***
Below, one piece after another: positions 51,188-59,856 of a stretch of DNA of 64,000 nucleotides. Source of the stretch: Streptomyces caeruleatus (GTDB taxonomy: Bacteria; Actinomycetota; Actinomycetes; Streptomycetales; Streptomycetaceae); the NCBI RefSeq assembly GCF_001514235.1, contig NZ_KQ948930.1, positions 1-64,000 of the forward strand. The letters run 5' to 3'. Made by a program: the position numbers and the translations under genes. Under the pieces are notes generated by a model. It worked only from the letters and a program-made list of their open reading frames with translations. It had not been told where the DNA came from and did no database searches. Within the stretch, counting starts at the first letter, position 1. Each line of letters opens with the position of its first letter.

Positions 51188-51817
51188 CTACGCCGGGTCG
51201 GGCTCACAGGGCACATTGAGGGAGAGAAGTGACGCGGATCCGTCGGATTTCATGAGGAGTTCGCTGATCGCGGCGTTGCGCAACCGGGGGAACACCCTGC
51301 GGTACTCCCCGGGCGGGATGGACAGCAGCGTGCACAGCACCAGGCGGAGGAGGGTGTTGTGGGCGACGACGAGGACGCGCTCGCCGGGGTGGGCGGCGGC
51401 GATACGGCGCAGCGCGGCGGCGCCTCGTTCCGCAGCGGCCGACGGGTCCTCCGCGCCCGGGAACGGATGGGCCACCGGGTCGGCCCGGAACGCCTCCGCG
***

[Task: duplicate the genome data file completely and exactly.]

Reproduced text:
Below, one piece after another: positions 51,188-59,856 of a stretch of DNA of 64,000 nucleotides. Source of the stretch: Streptomyces caeruleatus (GTDB taxonomy: Bacteria; Actinomycetota; Actinomycetes; Streptomycetales; Streptomycetaceae); the NCBI RefSeq assembly GCF_001514235.1, contig NZ_KQ948930.1, positions 1-64,000 of the forward strand. The letters run 5' to 3'. Made by a program: the position numbers and the translations under genes. Under the pieces are notes generated by a model. It worked only from the letters and a program-made list of their open reading frames with translations. It had not been told where the DNA came from and did no database searches. Within the stretch, counting starts at the first letter, position 1. Each line of letters opens with the position of its first letter.

Positions 51188-51817
51188 CTACGCCGGGTCG
51201 GGCTCACAGGGCACATTGAGGGAGAGAAGTGACGCGGATCCGTCGGATTTCATGAGGAGTTCGCTGATCGCGGCGTTGCGCAACCGGGGGAACACCCTGC
51301 GGTACTCCCCGGGCGGGATGGACAGCAGCGTGCACAGCACCAGGCGGAGGAGGGTGTTGTGGGCGACGACGAGGACGCGCTCGCCGGGGTGGGCGGCGGC
51401 GATACGGCGCAGCGCGGCGGCGCCTCGTTCCGCAGCGGCCGACGGGTCCTCCGCGCCCGGGAACGGATGGGCCACCGGGTCGGCCCGGAACGCCTCCGCG